On Monday, Feb. 11, Cleveland Connects will host a panel discussion on the Cleveland plan featuring city and school leaders.
When people talk about the “Cleveland Plan” they can mean different things.
- The term can mean a package of state laws that significantly change how the Cleveland schools operate.
- It can also mean the Cleveland school district’s plan to improve the city’s schools, the worst of Ohio’s large urban school districts.
- The Cleveland Plan legislation took effect in October and only applies to the Cleveland school district. It was a key selling point in the school district’s successful campaign to pass a property levy that could bring in as much as $85 million a year.
What Does The Cleveland Plan Legislation Do?
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Ideastream, the Cleveland Plain Dealer, PNC Bank and the Cleveland Leadership Center will devote the next installment of their Cleveland Connects community conversation series to a panel discussion of what's ahead for the Cleveland schools.
Panelists: Mayor Frank Jackson, Cleveland schools CEO Eric Gordon, Cleveland Teachers Union President David Quolke and Cleveland Foundation Program Director Helen Williams.
Date: Monday, February 11, 2013.
Time: Reception at 5 p.m.; Program from 6-7 p.m.
Location: Idea Center at PlayhouseSquare
Admission: Free, Registration Required
- It makes it easier for administrators to fire teachers and principals who are continually low-performing.
- It gives school district administrators more leeway in deciding whether to lay off teachers and requires them to lay off lower-performing teachers first.
- It lets school administrators place teachers at schools based on their abilities and credentials, rather than only on how long they’ve been teaching.
- It requires the district to adopt performance pay for principals, basing their salaries on how well they do their jobs and student performance rather than a set salary schedule. (Cleveland is already going to do that for teachers.)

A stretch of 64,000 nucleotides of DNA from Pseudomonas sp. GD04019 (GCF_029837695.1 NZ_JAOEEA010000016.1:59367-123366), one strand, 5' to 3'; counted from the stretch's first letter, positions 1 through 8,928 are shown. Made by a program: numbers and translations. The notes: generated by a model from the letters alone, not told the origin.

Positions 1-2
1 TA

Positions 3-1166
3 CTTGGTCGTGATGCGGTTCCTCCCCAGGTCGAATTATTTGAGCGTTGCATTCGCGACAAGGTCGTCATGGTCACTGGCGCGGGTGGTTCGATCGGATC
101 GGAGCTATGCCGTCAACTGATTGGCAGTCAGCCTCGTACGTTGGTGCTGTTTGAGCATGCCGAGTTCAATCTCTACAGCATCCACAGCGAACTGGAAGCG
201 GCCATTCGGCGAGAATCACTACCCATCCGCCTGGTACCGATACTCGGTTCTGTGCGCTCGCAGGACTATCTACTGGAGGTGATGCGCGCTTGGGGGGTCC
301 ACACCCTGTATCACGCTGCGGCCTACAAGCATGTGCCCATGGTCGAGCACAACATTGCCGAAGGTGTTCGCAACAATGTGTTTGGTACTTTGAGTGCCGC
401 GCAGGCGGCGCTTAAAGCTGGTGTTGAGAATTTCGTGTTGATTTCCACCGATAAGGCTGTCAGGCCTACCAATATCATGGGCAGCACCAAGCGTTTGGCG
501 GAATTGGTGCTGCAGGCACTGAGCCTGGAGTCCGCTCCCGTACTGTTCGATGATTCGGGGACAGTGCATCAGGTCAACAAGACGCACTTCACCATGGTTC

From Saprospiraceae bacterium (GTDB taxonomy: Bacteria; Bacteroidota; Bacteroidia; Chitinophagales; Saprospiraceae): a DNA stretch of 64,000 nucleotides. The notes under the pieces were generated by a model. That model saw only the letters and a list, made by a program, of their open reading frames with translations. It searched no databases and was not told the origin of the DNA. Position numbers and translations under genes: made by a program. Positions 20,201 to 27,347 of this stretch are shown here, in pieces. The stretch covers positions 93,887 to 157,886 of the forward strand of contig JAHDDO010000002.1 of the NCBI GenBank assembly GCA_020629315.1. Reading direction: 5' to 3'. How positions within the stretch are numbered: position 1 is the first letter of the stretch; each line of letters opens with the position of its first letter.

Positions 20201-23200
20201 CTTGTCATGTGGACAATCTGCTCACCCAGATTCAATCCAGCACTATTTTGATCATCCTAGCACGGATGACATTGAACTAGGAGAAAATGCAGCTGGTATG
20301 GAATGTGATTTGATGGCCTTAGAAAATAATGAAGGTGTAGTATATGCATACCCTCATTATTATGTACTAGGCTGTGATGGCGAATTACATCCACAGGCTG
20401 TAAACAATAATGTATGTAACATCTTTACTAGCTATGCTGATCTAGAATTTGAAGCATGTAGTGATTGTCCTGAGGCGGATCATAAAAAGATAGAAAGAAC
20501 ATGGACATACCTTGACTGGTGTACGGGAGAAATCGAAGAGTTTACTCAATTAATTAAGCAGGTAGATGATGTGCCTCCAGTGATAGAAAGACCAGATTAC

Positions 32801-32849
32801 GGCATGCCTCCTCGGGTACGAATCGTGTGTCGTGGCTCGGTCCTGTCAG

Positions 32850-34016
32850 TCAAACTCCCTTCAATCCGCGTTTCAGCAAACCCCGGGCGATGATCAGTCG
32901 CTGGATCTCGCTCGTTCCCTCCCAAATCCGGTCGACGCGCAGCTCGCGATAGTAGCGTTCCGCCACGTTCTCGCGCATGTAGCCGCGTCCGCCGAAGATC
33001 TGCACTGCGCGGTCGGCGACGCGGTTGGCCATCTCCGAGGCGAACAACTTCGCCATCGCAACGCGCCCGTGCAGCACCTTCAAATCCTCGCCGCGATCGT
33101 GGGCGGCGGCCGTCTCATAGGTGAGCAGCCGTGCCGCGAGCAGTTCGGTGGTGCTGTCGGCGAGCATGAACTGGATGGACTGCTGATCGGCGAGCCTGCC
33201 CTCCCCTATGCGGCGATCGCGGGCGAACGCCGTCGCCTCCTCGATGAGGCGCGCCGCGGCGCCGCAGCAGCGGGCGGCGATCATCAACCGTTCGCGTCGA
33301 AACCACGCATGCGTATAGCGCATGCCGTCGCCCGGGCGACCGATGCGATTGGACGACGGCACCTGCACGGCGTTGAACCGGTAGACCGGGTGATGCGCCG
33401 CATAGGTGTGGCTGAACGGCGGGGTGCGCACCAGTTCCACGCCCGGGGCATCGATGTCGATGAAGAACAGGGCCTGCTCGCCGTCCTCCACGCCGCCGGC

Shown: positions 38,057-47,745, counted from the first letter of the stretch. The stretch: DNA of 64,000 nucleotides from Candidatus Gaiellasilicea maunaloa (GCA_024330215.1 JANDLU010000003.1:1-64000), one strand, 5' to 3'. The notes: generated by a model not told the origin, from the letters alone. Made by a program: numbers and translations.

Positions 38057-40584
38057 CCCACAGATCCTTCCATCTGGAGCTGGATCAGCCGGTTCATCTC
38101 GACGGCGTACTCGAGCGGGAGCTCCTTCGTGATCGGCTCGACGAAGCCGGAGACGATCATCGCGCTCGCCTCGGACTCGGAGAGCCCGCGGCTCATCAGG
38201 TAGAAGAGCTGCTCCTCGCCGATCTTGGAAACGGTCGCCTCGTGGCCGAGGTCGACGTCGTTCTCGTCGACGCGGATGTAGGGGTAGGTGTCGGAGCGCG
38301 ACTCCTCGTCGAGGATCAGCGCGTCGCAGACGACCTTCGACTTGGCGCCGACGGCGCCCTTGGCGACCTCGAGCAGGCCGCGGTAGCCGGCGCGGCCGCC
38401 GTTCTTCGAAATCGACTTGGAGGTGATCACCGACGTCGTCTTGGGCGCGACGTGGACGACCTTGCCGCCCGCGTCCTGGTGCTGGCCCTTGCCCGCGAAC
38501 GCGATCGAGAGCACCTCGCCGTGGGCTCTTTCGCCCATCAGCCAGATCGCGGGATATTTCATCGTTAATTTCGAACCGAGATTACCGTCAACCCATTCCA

- It allows the school district CEO to cut or increase funding for individual schools, cut or reassign staff or lengthen the school day or year, even if doing so violates union contracts.
- It lets the district share local property tax proceeds with some charter schools.
- It requires that some groups who want to sponsor, or oversee, new charter schools within the district get one-time approval from the Ohio Department of Education.
- It allows the district to sell property and use the proceeds to run schools. Currently, property-sale revenues generally must be used to pay off bonds.
How Is The Cleveland Plan Supposed to Improve Local Schools?
The plan has one goal: Make Cleveland schools better.
The plan calls for reaching that big goal through four main strategies:
- Increase the number of good schools (whether charter or traditional public) and close bad schools.
- Put school principals rather than the central office in charge of running schools.
- Start and expand new programs (like preschool, year-round schools and internships for high school students) and do a better job at things like using technology in schools and recruiting staff.
- Establish a separate nonprofit group to keep tabs on how the district is doing and help market the district’s best schools.
To accomplish those four strategies, the district plans to make hundreds of changes, big and small.
The big-picture summary of those changes is 33 pages long and includes everything from doing a better job of helping parents pick schools and improving school security to streamlining how teachers are hired, redesigning the district’s budgeting process and implementing the new Common Core curriculum.